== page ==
Bread is fundamental. It is the most basic food in many cultures, in Morocco if bread falls on the floor it’s snatched back up and kissed to extreme. The lack of bread contributed to the French Revolution. During lockdown, and as we head back into more regional lockdowns, many parents have seen baking as not only a way of keeping kids entertained, but also as a teaching aid, as they were catapulted into the role of teacher. For me, baking goes beyond just baking a loaf of bread. I use it to connect with the people I love, especially with children. Baking can help them develop new skills, become more independent and arms them with the skills to deal with today’s modern world. I have highlighted below what I believe are just some of the skills kids can learn from baking.
- It helps build maths skills, something I never struggled with, the same couldn’t be said for reading, as it was only much later, I discovered that I was dyslexic. I owe a lot of my natural mathematic abilities to starting to bake early. Kids can learn all kinds of mathematical concepts while baking from counting to fractions, measuring, and more.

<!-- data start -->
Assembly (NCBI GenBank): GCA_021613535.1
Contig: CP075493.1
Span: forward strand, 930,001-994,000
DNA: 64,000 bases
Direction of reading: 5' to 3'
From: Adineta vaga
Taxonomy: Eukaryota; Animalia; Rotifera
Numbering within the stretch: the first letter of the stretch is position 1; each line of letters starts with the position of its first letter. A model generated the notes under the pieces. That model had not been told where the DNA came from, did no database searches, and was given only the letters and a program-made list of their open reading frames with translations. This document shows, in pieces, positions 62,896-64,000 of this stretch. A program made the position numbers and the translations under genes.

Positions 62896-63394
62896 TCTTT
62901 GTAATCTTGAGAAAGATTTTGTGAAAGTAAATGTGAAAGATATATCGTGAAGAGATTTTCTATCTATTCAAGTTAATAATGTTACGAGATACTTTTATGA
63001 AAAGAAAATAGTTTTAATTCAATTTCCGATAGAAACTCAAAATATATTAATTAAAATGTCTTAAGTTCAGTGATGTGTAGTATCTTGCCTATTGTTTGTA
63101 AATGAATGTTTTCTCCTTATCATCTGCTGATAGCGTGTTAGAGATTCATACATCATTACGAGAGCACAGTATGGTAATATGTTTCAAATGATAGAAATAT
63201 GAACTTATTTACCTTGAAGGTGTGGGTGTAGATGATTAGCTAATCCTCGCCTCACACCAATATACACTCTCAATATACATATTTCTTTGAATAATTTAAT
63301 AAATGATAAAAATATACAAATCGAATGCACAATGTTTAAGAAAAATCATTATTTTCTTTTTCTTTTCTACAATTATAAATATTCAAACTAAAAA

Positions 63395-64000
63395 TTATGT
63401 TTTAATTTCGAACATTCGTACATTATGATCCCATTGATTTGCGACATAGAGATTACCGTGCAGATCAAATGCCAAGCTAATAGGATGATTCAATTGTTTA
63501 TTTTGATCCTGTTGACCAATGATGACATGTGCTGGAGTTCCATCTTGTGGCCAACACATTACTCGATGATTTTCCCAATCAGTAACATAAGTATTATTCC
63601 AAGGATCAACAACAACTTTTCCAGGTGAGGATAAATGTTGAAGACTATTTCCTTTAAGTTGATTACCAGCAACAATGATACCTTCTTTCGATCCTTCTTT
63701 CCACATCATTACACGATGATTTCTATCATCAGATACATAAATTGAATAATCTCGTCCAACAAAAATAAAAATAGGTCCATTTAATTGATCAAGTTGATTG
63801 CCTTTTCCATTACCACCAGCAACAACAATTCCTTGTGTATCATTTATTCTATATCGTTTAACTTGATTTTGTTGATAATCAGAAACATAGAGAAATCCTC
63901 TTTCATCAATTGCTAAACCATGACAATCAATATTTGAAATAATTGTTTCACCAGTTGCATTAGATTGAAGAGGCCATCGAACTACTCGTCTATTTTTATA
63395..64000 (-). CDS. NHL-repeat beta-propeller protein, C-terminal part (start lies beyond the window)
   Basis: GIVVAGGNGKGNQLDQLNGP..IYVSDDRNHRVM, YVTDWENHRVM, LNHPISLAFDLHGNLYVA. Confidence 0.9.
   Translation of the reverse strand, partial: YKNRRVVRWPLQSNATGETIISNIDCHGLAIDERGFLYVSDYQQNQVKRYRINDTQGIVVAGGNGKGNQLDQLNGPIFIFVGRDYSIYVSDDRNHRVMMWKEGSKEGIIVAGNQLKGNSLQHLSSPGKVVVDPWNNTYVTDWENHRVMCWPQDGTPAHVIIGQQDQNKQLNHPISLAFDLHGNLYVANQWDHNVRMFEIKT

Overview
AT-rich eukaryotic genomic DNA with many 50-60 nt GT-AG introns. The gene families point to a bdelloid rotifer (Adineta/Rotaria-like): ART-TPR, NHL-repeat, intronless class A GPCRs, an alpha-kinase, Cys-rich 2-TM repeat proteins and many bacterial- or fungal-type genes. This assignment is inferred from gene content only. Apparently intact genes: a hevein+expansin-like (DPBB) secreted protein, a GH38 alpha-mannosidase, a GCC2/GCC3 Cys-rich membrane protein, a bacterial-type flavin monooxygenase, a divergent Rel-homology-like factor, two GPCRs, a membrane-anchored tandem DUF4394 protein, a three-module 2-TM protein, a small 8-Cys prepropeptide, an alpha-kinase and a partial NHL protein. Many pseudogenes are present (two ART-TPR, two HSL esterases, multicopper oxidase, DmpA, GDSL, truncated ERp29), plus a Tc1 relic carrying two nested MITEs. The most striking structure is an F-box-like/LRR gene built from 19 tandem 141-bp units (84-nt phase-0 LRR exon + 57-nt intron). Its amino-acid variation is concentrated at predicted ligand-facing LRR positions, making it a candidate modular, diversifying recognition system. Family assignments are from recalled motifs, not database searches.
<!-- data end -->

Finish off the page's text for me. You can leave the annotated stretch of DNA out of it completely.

- It gives them a whole new vocabulary, for example, words like beat, whisk, fold, prove, and sift are important words to know when cooking, but may need some explanation (and demonstration!)
- It teaches them science from baking temperatures (how we use degrees) and chemistry like how baking soda is used to help make breads and biscuits rise.
- It helps improve reading skills as they learn how to follow the steps of a recipe and that helps them to understand how to read directions later in life. Baking recipes usually require attention to detail that helps improve reading comprehension, as well.
- Baking gets kids into the kitchen, creating something that they can enjoy! It’s a great way to get boys interested in baking and cooking. It builds self-esteem by giving kids the skills they need to feed and look after themselves as they grow.
- Its build social skills and connects them with their family. I have very fond memories of baking in the kitchen with my grandmother or watching my mother burn a lot of cakes. Socially, it’s a great way to show they are they are grateful to others when they bring in a homemade cake to school, or in friendship, sharing a biscuit baked by their best mate.
These skills are really important, but it also teaches kids about the food we eat, where it comes from, and about food waste and sustainability– something I was never taught. As part of our commitment to our customers, friends, and the nation as a whole, we want to help educate and, at same time, entertain your children in alternative ways. So, we have created a short video with top tips to help you get your kids involved in baking.